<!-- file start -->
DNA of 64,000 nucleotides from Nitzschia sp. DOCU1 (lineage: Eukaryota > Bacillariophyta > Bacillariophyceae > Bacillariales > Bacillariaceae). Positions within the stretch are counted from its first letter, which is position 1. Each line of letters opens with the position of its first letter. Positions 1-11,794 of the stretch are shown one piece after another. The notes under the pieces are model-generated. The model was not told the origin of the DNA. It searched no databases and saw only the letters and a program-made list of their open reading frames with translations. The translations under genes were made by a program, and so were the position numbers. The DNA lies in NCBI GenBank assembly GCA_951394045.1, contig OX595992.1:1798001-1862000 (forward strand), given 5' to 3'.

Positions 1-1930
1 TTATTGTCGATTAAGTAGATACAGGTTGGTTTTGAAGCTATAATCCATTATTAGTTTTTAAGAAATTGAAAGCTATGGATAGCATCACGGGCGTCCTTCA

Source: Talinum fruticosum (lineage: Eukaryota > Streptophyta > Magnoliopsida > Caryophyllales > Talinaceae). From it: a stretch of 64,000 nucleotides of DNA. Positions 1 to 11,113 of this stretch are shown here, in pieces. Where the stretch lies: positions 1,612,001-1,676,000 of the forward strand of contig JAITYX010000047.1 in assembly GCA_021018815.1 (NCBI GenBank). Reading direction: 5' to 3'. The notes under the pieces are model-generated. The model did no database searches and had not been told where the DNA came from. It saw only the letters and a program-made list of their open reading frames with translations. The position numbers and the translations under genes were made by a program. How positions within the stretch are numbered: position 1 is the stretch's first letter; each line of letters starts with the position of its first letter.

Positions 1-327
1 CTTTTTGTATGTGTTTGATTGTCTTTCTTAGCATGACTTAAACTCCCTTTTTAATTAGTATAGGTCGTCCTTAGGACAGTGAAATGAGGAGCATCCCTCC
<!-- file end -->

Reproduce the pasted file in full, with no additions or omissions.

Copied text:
DNA of 64,000 nucleotides from Nitzschia sp. DOCU1 (lineage: Eukaryota > Bacillariophyta > Bacillariophyceae > Bacillariales > Bacillariaceae). Positions within the stretch are counted from its first letter, which is position 1. Each line of letters opens with the position of its first letter. Positions 1-11,794 of the stretch are shown one piece after another. The notes under the pieces are model-generated. The model was not told the origin of the DNA. It searched no databases and saw only the letters and a program-made list of their open reading frames with translations. The translations under genes were made by a program, and so were the position numbers. The DNA lies in NCBI GenBank assembly GCA_951394045.1, contig OX595992.1:1798001-1862000 (forward strand), given 5' to 3'.

Positions 1-1930
1 TTATTGTCGATTAAGTAGATACAGGTTGGTTTTGAAGCTATAATCCATTATTAGTTTTTAAGAAATTGAAAGCTATGGATAGCATCACGGGCGTCCTTCA

Source: Talinum fruticosum (lineage: Eukaryota > Streptophyta > Magnoliopsida > Caryophyllales > Talinaceae). From it: a stretch of 64,000 nucleotides of DNA. Positions 1 to 11,113 of this stretch are shown here, in pieces. Where the stretch lies: positions 1,612,001-1,676,000 of the forward strand of contig JAITYX010000047.1 in assembly GCA_021018815.1 (NCBI GenBank). Reading direction: 5' to 3'. The notes under the pieces are model-generated. The model did no database searches and had not been told where the DNA came from. It saw only the letters and a program-made list of their open reading frames with translations. The position numbers and the translations under genes were made by a program. How positions within the stretch are numbered: position 1 is the stretch's first letter; each line of letters starts with the position of its first letter.

Positions 1-327
1 CTTTTTGTATGTGTTTGATTGTCTTTCTTAGCATGACTTAAACTCCCTTTTTAATTAGTATAGGTCGTCCTTAGGACAGTGAAATGAGGAGCATCCCTCC